Building façades play an important role in energy savings, and ASHRAE will address the topic at its Winter Conference, Jan. 18-22, in New York City.
“Façade design is a vital aspect of building, largely controlled by architects as per wishes of building owners,” said seminar chair Kent Peterson, P.E. “However, based on experience of design of several green buildings, it has been found that façade optimization can help reduce as much as 40% of building energy. This becomes an important aspect in developing economies wherein decisions are generally based on first cost with little importance to life cycle cost. Emerging markets such as Brazil, Russia, India, and China will add over 100 billion sq ft in the next two decades. So better understanding of facade design will go a long way in preserving ecological balance in the world.”
Peterson is chairing a seminar on façades as part of the Technical Program at ASHRAE’s 2014 Winter Conference. “The Façade Odyssey: Solutions for Design of High Performance Buildings” is part of a track focused on systems and equipment. The seminar takes place on Sunday, Jan. 19.
Speakers from different parts of the world will present their experience on the effect of various basic elements in design of the envelope and its effect on building operating energy, carbon emissions, and air-conditioning load. The final part of presentation focuses on future façade solutions.
Speaker John Swift Jr., P.E., of Cannon Design in Boston, will focus on the latest developments in high performance facades in North America, including use of simulation tools by integrated design teams to perform extensive and detailed analysis. He will share case studies on two large research laboratory projects: the New Cambridge Campus for Novartis currently under construction, and a new research building for the CJ Corp. in Seoul, South Korea, designed by the Yazdani Studio of Cannon Design.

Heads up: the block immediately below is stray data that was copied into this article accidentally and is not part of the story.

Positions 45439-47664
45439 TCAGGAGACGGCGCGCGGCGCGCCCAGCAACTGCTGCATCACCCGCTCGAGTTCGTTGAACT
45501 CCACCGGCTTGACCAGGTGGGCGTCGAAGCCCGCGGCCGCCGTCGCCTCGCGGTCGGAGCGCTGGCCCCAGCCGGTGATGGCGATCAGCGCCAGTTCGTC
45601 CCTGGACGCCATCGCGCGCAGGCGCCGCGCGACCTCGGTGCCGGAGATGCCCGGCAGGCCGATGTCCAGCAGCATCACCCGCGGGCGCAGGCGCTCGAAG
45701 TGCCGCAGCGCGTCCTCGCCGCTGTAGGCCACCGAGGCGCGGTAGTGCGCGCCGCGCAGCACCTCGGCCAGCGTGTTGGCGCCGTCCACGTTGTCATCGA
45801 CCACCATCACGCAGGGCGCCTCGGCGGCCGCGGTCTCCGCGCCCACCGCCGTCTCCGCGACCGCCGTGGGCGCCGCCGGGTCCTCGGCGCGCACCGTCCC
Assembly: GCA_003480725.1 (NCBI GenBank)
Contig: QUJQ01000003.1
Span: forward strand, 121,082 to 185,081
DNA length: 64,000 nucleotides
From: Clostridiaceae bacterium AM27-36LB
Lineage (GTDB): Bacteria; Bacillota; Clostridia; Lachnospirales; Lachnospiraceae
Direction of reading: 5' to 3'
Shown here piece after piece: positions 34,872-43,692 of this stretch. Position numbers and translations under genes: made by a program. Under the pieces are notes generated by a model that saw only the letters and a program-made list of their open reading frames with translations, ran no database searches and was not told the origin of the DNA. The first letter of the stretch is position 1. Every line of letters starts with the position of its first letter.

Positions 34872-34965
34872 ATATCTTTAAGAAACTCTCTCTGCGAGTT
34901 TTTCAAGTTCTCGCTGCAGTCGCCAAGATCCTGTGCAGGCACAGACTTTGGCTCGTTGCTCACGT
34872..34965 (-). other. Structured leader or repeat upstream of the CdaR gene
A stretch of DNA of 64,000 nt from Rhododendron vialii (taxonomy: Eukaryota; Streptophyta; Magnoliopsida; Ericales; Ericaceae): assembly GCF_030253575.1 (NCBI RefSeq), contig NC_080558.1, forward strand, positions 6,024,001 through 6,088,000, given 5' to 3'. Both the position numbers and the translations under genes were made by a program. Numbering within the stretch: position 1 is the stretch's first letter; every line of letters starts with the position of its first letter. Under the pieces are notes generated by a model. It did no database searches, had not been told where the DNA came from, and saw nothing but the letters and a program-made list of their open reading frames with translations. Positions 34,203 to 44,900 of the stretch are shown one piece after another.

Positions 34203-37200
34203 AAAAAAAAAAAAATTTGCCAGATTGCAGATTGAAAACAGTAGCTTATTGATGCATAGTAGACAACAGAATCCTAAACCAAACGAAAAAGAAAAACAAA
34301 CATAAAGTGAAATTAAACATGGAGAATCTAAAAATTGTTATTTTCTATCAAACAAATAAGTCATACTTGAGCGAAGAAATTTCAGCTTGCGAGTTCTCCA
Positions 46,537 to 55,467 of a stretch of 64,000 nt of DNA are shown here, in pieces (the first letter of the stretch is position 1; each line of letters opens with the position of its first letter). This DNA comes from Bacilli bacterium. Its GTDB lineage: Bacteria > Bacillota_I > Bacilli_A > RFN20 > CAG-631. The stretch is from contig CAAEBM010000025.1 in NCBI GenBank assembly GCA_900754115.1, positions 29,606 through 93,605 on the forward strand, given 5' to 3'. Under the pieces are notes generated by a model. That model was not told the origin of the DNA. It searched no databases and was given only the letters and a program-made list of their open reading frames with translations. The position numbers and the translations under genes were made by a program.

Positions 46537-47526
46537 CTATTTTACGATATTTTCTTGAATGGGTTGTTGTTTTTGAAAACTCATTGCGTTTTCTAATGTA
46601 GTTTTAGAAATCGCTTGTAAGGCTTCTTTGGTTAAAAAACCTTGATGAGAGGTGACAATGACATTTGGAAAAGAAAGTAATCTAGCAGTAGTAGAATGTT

Ashish Rakheja, P.E., chief operating officer of Spectral in New Delhi, India, focuses on double façade, phase change materials, and green walls.
“High performance buildings are synonymous with efficient air-conditioning systems and innovative lighting solutions and target minimized operation cost (EUI) but often engineers and architects individually,” Rakheja said. “One of the areas that presents an opportunity is integrated design, where the project team members work in tandem to collectively evaluate the effect of various external parameters rather than approaching it in silos. This requires better understanding of the effect that a simple decision on façade design can play on building energy efficiency and equipment selection.”
Also presenting is Frank A. Mills, P.E., of Low Carbon Design Consultants in the United Kingdom. He will discuss the role of façade design in natural ventilation.
For more information, visit www.ashrae.org/newyork.